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Major League Baseball ( MLB )

The NL and the AL acted as independent organizations from their founding in the 19th century. The two leagues engaged in what was known as the “baseball war” in the years prior to the merger, as the Midwest-based AL moved its teams into the established NL domain of the East Coast and wooed away star players from NL squads. The leagues established a truce in 1903 that resulted in the creation of the World Series, which matched the annual winners of each league to determine a national champion, as well as the National Commission, a three-man governing body that oversaw Major League Baseball but was replaced by a single commissioner of baseball in 1921.

MLB Pitches Over the Past 100 Years

Major League Baseball has prided itself on delivering a timeless experience to generations of fans. Children, parents, and grandparents heading to the park to enjoy nine wholesome innings of play  all while chowing down on hot dogs, peanuts, and Cracker Jacks is a slice of Americana.

While MLB fans have experienced culinary changes at the ballpark, the players have also seen changes over the years. Pitchers, much like parks’ food services teams, needed to spice up their game by inventing new pitches to stay ahead of batters. Over the past 100 years, from 1870 to 1970, pitchers invented several new ways to keep batters guessing as the ball whizzed by them and over the plate. As pitchers have found ways to put some extra mustard on their balls and strikes, fans and hitters both have enjoyed getting to ask, “Just what was that pitch?”

Curveballs and Screwballs: 1870s to 1880s

In the sports’ infancy, William Arthur Cummings, known as “Candy Cummings,” delivered baseball its first curveball. He invented the pitch while tossing sea shells into the Atlantic Ocean and quickly applied efforts to perfect this new style of throwing. Fans frequently debated whether the ball actually curved in the air, but researchers in the 21st century have proven that it does, in fact, curve.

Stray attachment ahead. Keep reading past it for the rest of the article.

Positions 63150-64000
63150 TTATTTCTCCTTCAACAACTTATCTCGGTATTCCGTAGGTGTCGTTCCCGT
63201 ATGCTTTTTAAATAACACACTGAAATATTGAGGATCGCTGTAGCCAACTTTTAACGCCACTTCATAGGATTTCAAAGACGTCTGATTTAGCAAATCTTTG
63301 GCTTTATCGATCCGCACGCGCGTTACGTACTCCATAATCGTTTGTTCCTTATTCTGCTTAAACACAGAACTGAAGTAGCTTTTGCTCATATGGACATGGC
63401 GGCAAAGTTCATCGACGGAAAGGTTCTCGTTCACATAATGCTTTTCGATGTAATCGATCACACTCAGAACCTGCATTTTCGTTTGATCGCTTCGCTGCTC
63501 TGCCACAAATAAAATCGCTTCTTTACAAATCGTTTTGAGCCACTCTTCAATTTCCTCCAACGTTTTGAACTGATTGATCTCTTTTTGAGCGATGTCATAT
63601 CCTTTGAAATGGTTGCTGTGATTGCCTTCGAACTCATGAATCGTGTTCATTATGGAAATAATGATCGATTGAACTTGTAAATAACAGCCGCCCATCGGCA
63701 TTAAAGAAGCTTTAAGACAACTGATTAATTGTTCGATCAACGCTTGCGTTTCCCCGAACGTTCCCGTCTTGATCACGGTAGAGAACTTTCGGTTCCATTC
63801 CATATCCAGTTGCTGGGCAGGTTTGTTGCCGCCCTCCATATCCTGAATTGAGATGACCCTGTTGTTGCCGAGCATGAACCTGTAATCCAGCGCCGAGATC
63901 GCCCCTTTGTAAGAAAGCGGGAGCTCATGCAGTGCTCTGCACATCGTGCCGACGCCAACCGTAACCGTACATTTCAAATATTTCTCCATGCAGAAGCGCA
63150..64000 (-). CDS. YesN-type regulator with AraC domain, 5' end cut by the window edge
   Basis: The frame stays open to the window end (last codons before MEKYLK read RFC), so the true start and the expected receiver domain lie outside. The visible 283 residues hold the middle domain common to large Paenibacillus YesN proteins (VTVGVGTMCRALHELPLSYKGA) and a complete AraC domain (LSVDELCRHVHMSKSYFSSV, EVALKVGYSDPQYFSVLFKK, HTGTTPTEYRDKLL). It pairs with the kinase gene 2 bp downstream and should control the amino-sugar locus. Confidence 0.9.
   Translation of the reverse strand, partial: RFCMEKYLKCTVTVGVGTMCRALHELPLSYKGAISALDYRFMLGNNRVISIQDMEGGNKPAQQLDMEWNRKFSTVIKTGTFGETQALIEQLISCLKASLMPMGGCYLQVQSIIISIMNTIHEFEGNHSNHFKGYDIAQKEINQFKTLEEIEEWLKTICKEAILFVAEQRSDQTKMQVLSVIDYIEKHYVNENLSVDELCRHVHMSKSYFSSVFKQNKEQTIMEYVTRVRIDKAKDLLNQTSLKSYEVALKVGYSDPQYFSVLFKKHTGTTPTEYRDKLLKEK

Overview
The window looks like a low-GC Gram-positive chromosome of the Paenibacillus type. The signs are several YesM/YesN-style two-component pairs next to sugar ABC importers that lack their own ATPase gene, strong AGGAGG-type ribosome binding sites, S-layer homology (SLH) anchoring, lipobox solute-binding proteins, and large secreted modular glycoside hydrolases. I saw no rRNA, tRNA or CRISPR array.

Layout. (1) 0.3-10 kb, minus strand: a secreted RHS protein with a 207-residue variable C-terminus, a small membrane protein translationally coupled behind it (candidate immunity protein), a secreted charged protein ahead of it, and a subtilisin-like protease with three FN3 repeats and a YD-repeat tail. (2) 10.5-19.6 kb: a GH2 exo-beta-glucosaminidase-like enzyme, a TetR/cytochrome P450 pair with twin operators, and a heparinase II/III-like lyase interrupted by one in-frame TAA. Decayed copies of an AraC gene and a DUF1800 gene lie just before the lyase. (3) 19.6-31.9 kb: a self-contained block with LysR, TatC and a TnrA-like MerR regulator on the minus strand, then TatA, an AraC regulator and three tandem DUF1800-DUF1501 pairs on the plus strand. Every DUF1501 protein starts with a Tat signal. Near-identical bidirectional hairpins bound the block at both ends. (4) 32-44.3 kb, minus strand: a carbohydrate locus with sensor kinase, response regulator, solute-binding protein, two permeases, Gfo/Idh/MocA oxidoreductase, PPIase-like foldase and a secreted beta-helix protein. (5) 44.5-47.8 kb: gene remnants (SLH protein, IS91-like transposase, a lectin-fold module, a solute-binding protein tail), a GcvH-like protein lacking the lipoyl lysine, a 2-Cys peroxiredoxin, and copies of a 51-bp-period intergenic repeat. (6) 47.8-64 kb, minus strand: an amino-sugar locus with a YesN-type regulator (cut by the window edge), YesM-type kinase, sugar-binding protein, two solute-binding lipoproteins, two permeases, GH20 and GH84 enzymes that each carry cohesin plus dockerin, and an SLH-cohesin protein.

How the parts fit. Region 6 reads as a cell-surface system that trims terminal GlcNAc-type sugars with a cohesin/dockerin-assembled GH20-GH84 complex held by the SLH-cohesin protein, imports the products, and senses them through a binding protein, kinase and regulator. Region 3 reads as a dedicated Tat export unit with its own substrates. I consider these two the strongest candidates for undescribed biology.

This pitch succeeded by breaking downward in a way that confused batters, leaving plenty swinging far away from where the ball actually was when it passed across the plate. Los Angeles Dodgers pitcher Clayton Kershaw hasn’t earned as sweet of a nickname as Candy, but he’s the modern example of a ruthless curveball pitcher. He won the 2013 Cy Young Award (MLB’s recognition of the year’s best pitcher)  by using his curveball between 10 to 15 percent of the time.

There were other pitches created during the 1870s and 1880s, such as variants of the fastball two seam and four seam. Breaking ball creation occurred with the introduction of the screwball – Los Angeles Angels left handed pitcher Hector Santiago might be the last modern pitcher throwing these in MLB today  and the knuckleball, still thrown today by pitchers like Toronto Blue Jays’ R.A. Dickey and Boston Red Sox’s Steven Wright. Dancing more erratically than a student at their first school dance, a well-thrown knuckleball doesn’t spin at all, allowing it to fall (break) multiple times before it reaches the batter.

Spitballs and Sliders: 1900s to 1920s

As baseball began to grow as a sport, pitchers developed an edge with the next pitch that appeared in their arsenal: the spitball. These balls earned their name after pitchers would literally spit on them, either with saliva or after chewing another substance tobacco, licorice to get some extra stick. This offered the pitcher more control over the ball, leaving them with better command thanks to an enhanced grip.

Beyond the doctoring of the ball, it really didn’t differ at all from the standard fastball in flight. Its presence wasn’t long lived, as the sport eventually banned the pitch for being unsportsmanlike prior to the 1920 season. This didn’t stop pitchers from, occasionally, trying to bend the rules and getting away with an altered ball. 

This period in baseball also lead to the introduction of the slider. Thrown with a sidespin, a slider moved across (rather than breaking downward like a curveball) and enabled pitchers to trick batters with another atypical pitch. In the modern era, Tampa Bay Rays pitcher Jonny Venters has thrown a slider so “nasty” it was unhittable seven out of every 10 swings for a period of time.

Changing it up With a Splitter: 1940s to 1970s

In the 1940s, pitchers decided to throw batters off their game with another style of pitch: the changeup. Thrown almost identically to a fastball, the changeup is hurled at a much lower velocity in order to confuse the batter and catch them out of rhythm. Six time All Star and Seattle Mariners pitcher Felix Hernandez has made it one of his featured pitches.

The most recent pitch developed by pitchers is the splitter. Appearing in the 1970s, it’s used by just a handful of professional players today. There’s high risk for a pitcher if the command of the ball isn’t right. Slower than a four seam fastball, the splitter breaks downward right before reaching the plate. New York Yankees pitcher Masahiro Tanaka unleashed his splitter on MLB in 2014, throwing it a fifth of the time.

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